Assessing autism cognitive map through local-oriented and global-oriented architecture


Thesis Type: Postgraduate

Institution Of The Thesis: Istanbul Technical University, Fen Bilimleri Enstitüsü, Mimarlık, Turkey

Approval Date: 2018

Thesis Language: English

Student: Mina Shokrollahi Ardekani

Consultant: Mehmet Emin Şalgamcıoğlu

Abstract:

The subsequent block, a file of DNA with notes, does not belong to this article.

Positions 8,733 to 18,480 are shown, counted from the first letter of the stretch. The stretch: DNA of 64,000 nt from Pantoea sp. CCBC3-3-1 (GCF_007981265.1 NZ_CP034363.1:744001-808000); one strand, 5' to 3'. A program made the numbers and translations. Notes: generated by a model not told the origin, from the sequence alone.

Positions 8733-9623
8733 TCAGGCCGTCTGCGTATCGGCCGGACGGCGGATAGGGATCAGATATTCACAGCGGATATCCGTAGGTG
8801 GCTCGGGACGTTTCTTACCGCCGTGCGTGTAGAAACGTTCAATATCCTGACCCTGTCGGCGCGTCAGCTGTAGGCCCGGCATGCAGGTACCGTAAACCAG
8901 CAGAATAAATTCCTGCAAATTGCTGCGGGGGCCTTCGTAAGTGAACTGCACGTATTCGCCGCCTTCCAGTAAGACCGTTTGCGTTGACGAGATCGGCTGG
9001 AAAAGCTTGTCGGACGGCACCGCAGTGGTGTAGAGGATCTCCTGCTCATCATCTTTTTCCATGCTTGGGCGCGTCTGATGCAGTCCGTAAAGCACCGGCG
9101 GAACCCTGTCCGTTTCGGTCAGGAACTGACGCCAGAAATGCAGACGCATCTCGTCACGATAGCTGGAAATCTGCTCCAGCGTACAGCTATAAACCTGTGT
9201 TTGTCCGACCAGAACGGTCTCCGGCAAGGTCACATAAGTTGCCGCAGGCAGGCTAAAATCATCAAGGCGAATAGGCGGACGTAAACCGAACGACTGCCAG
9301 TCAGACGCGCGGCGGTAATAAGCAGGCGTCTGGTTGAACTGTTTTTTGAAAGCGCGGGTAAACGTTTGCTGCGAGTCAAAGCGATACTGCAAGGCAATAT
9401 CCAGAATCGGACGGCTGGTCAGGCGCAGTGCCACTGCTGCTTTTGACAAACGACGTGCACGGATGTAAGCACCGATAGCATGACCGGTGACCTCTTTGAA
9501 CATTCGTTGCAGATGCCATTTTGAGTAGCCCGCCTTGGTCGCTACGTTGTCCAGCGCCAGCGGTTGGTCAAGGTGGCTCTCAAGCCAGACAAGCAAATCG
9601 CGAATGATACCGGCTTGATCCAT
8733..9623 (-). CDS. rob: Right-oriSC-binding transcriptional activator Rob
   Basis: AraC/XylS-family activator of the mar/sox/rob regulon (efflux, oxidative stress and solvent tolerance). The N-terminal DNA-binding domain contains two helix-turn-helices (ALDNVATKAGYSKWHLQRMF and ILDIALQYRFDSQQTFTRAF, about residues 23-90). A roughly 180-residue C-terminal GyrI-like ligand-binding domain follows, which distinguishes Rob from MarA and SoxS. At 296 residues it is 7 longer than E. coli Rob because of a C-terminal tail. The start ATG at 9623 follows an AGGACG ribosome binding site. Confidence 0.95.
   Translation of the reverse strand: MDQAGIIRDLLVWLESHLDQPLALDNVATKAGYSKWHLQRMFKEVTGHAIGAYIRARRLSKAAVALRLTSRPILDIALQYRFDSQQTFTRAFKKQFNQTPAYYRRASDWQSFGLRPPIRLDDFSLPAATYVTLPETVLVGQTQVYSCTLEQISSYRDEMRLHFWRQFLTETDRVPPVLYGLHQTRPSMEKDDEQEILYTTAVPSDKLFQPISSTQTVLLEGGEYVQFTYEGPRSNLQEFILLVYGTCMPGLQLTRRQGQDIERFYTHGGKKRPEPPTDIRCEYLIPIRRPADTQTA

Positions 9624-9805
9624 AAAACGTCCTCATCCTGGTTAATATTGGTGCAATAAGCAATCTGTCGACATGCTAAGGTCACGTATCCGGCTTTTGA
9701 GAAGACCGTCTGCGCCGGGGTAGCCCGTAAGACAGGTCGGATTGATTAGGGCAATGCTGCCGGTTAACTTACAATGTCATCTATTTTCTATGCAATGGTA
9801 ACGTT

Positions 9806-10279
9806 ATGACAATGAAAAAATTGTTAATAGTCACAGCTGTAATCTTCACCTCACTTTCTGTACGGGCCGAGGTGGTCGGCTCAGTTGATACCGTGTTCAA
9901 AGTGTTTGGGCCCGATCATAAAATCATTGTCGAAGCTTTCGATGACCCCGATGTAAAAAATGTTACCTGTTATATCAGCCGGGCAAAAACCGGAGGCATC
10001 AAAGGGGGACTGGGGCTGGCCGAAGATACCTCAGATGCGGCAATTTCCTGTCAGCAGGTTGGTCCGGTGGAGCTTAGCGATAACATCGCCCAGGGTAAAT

The current study mainly aims to investigate an interdisciplinary subject with architecture, considering a research while studying, and obtaining specialized information which is beneficial for architectural discourses. Nowadays many kinds of research, attempt to merge different sciences and improve the human being life. One of the trending fields of research is environmental psychology. It is rather a wide subject, which provides knowledge from psychology to be applicable to architecture. Subsequently, this thesis attempts to enrich this domain and studies the autistic community and how the architectural design can improve their living environments. The Autism Spectrum Disorder (ASD) is one of the various range of mental issues around the world. It has a very complicated neurodevelopmental condition with long-term effects. Genetic is one cause and environmental elements, which yet are not clear and not been figured out entirely, contribute to ASD etiology. Base on latest reports mentioned by Lyall et al (2017), the ASD's prevalence is evaluated to be approximately 1.5% in developed countries. More specifically, according to "World Health Organization" report (Updated April 2017), 1 in 160 children has an autism spectrum disorder (ASD) around the world (Url-1). Interestingly, Autism interacts with the built environment directly and indirectly in a way that ends up the emerging interdisciplinary discussion which links Neuroscience, Psychology and Architectural domain in a unit. In recent decades, revealing autistic individuals' spatial behavior has become a global challenge; so, it should be perceived and considered to enable us to design for them with efficient architectural features. So far, the built environment has been used as a tool to influence autism positively, which includes the use of the color, form and geometry, materials, and how building elements connect to one another. The present study accentuates the need for a distinct approach in architectural design with the focus on the cognitive mapping process and sought to evaluate the way which autistic individuals perceive the surroundings and the cognitive map they form to move around. This research attempts to describe the architectural impact on autistic spatial cognition and reveal the way that they perceive the environment. More specifically, the current thesis has been implemented to assess the autistic spatial cognition through two different environments with distinct architectural features, one local-oriented and the other global-oriented. The local-oriented design refers to a design which composed of more architectural elements and in a sense, it represents a complex layout. On the other hand, the global-oriented place is the one which includes fewer details and fewer distractions in terms of architectural features. The methodology we used in this thesis is a CASE STUDY includes the high-functional autistic students as participants and then put them in two different virtual designed buildings (Local-oriented and Global-oriented) to explore within freely. In this experiment, we considered the virtual environment (VE) technology to let participants see the models realistically, and then there is a CONFIGURATIONAL TASK, in the end, which all cases have been asked to reorder the plan of previously explored virtual environment in the given physical models in order to enable us to extract their cognitive map and afterward we analyzed the configured models. After collecting data, the research utilizes space syntax tool (SPACE SYNTAX 2D) and IBM SPSS program to analyze data statistically and incorporate the evidence into the architectural design process for individuals with autism. The results showed that in the Local-oriented model, cases selected more accurate objects to form their model which may indicate that they remembered the Local-oriented environment better but just the existed objects, not their location and direction. So, it proves that autistic individuals focused on spatial details separately but not relatively. Additionally, the results confirmed that the details and architectural elements which usually are counted as landmarks or cue for typical individuals, does not work that way for autistic ones to form a better and more accurate cognitive map and instead, make them more focused on different details and consequently make a segregated cognitive map. These results could be involved in creating a design approach and subsequently help architects to design a better environment for autistic individuals.